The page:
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cerebral lipoma

Thursday 12 March 2009

Intracranial lipomas are infrequent Central Nervous System(CNS) lesions with an incidence that ranges between 0.08 to 0.2% of autopsied cases and between 0.06 to 0.3% among those found during imaging, but according to others this frequency can raise up to 0.4%.

Although these lesions are considered grade I mesenchymal, non-meningothelial tumors according to the World Health Organization, their origin is not clear and the idea of a primary malformation is still accepted. In fact, their origin may arise in the abnormal persistence and abnormal differentiation of the primitive meninx.

These kind of lesions are more frequently detected as a single entity, however, they can also be a component of "encephalocraniocutaneous lipomatosis" a rare neurocutaneous syndrome.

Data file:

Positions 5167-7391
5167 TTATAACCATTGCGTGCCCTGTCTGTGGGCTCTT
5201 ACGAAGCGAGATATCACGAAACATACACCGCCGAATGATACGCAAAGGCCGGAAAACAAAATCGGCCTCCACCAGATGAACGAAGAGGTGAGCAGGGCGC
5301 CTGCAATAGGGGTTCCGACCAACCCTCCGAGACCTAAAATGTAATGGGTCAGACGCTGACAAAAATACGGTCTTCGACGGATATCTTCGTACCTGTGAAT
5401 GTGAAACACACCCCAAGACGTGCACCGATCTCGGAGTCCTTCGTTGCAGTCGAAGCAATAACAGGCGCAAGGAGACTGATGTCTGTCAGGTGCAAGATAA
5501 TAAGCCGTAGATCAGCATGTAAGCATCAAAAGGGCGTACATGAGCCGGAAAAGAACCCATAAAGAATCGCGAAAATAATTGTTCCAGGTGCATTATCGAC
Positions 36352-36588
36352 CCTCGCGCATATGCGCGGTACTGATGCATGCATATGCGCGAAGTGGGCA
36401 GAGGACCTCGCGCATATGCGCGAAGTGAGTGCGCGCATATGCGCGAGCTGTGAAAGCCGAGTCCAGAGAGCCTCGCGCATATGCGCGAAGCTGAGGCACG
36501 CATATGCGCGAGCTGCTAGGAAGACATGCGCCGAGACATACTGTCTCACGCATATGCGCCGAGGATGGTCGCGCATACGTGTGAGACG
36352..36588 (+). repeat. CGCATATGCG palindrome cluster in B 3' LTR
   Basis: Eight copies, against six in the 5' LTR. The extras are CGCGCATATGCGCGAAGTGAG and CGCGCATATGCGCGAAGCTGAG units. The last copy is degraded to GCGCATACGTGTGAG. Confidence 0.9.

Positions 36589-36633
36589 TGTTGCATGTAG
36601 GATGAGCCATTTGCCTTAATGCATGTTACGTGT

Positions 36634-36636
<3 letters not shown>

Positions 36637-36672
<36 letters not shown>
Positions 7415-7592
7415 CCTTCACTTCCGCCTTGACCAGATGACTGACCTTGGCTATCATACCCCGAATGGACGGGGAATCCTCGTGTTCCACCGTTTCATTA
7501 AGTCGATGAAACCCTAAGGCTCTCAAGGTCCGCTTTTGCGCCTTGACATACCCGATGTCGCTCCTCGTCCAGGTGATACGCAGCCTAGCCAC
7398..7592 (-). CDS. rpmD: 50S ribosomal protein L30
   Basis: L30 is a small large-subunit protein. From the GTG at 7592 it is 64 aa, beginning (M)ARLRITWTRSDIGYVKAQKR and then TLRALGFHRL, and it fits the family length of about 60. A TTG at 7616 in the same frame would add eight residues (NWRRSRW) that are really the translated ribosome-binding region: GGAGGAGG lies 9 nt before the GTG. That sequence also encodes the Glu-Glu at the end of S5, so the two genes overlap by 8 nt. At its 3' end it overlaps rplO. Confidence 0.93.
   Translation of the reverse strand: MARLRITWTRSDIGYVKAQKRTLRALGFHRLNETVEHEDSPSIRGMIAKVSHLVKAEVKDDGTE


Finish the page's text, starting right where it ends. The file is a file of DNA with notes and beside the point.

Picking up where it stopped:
By imaging studies intracranial lipomas are frequently located in the midline, usually in the supratentorial compartment, and more precisely they tend to be interhemispheric in the anterior corpus callosum.

In fact, pericallosal lipomas as a single entity are usually divided into two groups: curvilinear and tubulonodular. The former are thin, posteriorly located in the corpus callosum, and have low incidence of associated anomalies.

On the other hand, tubulonodular lipomas are located anteriorly, and are associated with a high incidence of facial defects and/or encephaloceles.

On MRI, characteristically these lesions are homogenous, and show hyperintensity on T1-weighted images and hypo or isointensity on T2.

Clinically patients can be asymptomatic, present with recurrent headaches, show mental retardation or can present with focal or generalized epilepsy, which has been regarded by some as the most frequent presentation, but this has more recently been challenged.

Case studies

- Case UPMC #596


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